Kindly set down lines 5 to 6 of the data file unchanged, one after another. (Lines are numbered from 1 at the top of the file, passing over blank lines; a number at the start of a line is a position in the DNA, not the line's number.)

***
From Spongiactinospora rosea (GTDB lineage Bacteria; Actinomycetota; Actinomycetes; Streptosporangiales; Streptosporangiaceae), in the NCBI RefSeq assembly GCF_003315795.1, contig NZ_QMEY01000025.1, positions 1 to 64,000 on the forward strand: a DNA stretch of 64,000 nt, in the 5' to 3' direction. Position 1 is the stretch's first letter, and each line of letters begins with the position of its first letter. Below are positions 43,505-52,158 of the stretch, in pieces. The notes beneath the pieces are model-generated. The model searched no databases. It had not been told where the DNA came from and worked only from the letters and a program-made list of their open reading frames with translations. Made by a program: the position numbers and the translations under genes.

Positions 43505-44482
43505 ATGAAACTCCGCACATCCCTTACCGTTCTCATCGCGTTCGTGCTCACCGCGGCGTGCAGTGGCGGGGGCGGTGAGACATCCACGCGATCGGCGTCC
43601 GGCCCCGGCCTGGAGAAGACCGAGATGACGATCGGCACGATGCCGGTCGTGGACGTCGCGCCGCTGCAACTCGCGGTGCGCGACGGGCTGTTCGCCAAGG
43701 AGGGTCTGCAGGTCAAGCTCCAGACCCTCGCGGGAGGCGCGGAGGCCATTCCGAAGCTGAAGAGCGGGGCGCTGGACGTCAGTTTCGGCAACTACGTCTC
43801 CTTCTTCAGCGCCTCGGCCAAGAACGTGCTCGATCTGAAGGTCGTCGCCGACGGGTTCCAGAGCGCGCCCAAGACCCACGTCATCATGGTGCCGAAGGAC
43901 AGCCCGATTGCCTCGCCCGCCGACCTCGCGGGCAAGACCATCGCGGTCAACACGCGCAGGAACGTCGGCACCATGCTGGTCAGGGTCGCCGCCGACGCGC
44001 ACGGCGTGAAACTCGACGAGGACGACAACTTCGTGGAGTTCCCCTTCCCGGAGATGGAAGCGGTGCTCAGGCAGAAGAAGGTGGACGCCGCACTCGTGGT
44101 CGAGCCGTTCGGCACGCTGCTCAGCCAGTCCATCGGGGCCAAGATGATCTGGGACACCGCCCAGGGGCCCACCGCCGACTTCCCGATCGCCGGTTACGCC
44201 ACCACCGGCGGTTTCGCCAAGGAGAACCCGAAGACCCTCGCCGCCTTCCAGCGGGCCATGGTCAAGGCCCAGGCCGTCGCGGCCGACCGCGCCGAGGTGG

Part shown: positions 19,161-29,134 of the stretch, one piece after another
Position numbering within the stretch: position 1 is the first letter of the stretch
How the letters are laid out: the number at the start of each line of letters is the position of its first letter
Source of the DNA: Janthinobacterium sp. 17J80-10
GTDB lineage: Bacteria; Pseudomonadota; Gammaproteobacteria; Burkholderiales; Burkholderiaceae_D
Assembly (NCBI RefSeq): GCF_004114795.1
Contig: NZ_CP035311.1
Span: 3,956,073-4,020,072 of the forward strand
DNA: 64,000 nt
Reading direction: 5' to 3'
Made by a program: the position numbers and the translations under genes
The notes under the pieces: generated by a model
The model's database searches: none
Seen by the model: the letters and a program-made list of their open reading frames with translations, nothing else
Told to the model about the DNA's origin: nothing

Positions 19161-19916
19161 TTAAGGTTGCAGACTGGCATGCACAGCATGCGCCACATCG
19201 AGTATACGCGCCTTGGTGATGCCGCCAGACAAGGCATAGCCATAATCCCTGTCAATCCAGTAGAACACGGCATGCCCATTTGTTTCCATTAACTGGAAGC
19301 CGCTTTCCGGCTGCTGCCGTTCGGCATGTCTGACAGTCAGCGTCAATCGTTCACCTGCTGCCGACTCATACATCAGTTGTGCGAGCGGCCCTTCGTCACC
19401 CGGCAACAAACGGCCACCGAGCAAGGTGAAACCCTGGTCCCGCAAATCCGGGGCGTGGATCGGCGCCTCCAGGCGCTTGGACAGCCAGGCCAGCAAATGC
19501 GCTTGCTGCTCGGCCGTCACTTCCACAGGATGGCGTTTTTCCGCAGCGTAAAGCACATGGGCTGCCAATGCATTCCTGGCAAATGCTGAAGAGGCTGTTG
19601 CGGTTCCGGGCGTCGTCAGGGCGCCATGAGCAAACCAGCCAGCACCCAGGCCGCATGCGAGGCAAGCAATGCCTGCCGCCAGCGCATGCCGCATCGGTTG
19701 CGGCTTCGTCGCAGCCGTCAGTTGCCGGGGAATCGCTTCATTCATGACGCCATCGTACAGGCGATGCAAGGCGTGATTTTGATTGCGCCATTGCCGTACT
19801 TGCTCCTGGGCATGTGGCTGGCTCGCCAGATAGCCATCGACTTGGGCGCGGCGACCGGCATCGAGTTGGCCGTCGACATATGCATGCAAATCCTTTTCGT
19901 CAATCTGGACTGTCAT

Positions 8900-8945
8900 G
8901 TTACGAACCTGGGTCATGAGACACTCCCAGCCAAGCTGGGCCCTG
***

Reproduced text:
43701 AGGGTCTGCAGGTCAAGCTCCAGACCCTCGCGGGAGGCGCGGAGGCCATTCCGAAGCTGAAGAGCGGGGCGCTGGACGTCAGTTTCGGCAACTACGTCTC
43801 CTTCTTCAGCGCCTCGGCCAAGAACGTGCTCGATCTGAAGGTCGTCGCCGACGGGTTCCAGAGCGCGCCCAAGACCCACGTCATCATGGTGCCGAAGGAC